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How Do You Solve a Problem Like the Tonys#18
Posted: 8/8/20 at 8:06pm

Sutton Ross said: "Refusing to nominateor award the biggest critical-hit play written byand directed byBIPOC in a long time would be a MAJORpublic issue.A black person hasn't won the Tony Award for Best Play in over 30years.

So because a black person has not won that award in 30 years, Jeremy deserves it? I don't think so. It was not a hit in any capacity and itfailed to recoup. People are very scared to criticize Slave Play which I find really interesting.
"

Sutton, I think that it has got less to do with both the time gap and any sort of acclaim and all to do with the landscape of things that have happened since it’s Broadway run. Now, the nature of the beast of any major awards program, such as the Tonys has a lot to do with “office politics” so to speak. Post Slave Play’s run on Broadway we had the murder of George Floyd. And, that gave rise to the worldwide Black Lives Matter protests. And, through that came the document from black theatre professionals on how white theatre owners and producers can make it better for black people.

 

With those two things in play now, Both the Wing and the League won’t look so good if it goes any other way.

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How Do You Solve a Problem Like the Tonys#19
Posted: 8/8/20 at 8:15pm
Optics. Got it. Thank you for your thoughts, as always. Much appreciated.
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How Do You Solve a Problem Like the Tonys#20
Posted: 8/8/20 at 8:29pm

Sutton Ross said: "Optics. Got it. Thank you for your thoughts, as always. Much appreciated."

You know, you didn’t have to have such a stick up your ass haughty response to it. And, I never saw the play. Never got around to it, so I don’t fit into the camp of people who you feel cannot say anything wrong about the play.  

With that being said, I do feel that if the Black Lives Matter protests didn’t  happen world wide, we may be able to throw other plays into the discussion of what should win the Tony for best play. 

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How Do You Solve a Problem Like the Tonys#21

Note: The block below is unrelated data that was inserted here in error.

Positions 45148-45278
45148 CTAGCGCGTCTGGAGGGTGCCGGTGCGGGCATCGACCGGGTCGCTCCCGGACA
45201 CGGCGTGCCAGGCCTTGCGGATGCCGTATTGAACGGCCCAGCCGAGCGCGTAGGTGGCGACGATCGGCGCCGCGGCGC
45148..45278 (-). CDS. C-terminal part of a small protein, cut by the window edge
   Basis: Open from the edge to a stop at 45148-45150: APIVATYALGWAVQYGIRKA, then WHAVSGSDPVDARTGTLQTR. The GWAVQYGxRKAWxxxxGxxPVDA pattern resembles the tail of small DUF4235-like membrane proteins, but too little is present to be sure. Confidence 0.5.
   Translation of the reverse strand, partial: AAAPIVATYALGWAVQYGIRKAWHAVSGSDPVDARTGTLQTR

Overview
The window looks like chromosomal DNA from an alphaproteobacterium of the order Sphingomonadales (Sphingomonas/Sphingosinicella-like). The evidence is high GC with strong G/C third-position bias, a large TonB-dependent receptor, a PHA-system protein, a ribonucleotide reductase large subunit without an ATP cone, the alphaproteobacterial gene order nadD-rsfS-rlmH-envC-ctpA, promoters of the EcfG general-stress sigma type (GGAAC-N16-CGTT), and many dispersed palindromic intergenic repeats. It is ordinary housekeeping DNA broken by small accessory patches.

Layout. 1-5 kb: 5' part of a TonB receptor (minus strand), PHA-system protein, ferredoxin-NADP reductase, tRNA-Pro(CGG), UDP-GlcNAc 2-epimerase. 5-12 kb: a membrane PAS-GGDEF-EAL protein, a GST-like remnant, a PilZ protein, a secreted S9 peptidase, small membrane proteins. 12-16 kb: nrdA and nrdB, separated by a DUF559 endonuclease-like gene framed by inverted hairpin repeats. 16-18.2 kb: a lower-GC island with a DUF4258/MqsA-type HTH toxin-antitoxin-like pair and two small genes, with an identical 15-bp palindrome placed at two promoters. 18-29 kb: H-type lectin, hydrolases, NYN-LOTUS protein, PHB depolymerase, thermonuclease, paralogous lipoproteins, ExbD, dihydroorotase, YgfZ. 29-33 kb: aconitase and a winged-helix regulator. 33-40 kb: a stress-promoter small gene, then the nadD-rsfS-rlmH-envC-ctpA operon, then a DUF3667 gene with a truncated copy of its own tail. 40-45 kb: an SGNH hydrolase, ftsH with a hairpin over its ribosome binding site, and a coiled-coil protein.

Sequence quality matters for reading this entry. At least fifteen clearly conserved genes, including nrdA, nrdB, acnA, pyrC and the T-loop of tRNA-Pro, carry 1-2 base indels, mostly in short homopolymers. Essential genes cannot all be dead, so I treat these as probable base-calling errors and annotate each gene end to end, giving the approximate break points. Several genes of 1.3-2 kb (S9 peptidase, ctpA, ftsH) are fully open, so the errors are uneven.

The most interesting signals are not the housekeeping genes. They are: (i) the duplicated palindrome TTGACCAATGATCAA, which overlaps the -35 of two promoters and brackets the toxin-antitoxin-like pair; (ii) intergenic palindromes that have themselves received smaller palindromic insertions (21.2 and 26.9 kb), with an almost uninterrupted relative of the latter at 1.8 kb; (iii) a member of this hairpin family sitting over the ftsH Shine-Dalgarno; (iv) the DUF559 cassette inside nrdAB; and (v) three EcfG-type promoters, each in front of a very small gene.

Posted: 8/8/20 at 8:44pm
Um, I was being genuine with my appreciation and "optics" is simply my understanding of your post.
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How Do You Solve a Problem Like the Tonys#22
Posted: 8/8/20 at 8:48pm

Sutton Ross said: "Um, I was being genuine with my appreciation and "optics" is simply my understanding of your post."

Sorry for misunderstanding your tone, please forgive. 

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How Do You Solve a Problem Like the Tonys#23
Posted: 8/8/20 at 8:54pm
Always. Be well.
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How Do You Solve a Problem Like the Tonys#24
Posted: 8/9/20 at 12:25am

Islander_fan said: "Sutton Ross said: "Refusing to nominateor award the biggest critical-hit play written byand directed byBIPOC in a long time would be a MAJORpublic issue.A black person hasn't won the Tony Award for Best Play in over 30years.

So because a black person has not won that award in 30 years, Jeremy deserves it? I don't think so. It was not a hit in any capacity and itfailed to recoup. People are very scared to criticize Slave Play which I find really interesting.
"

Sutton, I think that it has got less to do with both the time gap and any sort of acclaim and all to do with the landscape of things that have happened since it’s Broadway run. Now, the nature of the beast of any major awards program, such as the Tonys has a lot to do with “office politics” so to speak. Post Slave Play’s run on Broadway we had the murder of George Floyd. And, that gave rise to the worldwide Black Lives Matter protests. And, through that came the document from black theatre professionals on how white theatre owners and producers can make it better for black people.



With those two things in play now, Both the Wing and the League won’t look so good if it goes any other way.
"

Yes, thanks Islander_fan. I never said Jeremy “deserved” to win, please look back on my post. The optics of refusing to nominate Slave Play (in turn, a response to the idea of calling the 2019-2020 season a ‘wash’ and moving on as posted above) would create a major public affairs problem in a post George Floyd-BLM world. 
 

I also never called Slave Play a commercial hit. It was, undoubtably, a critical darling and a major press moment for Broadway. I’m more than happy to criticize and debate it’s artistic merits, but we’re talking about the Tony Awards here. 

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How Do You Solve a Problem Like the Tonys#25
Posted: 8/9/20 at 3:26am

With all that is going on in this country and the world, I don't care about the Tonys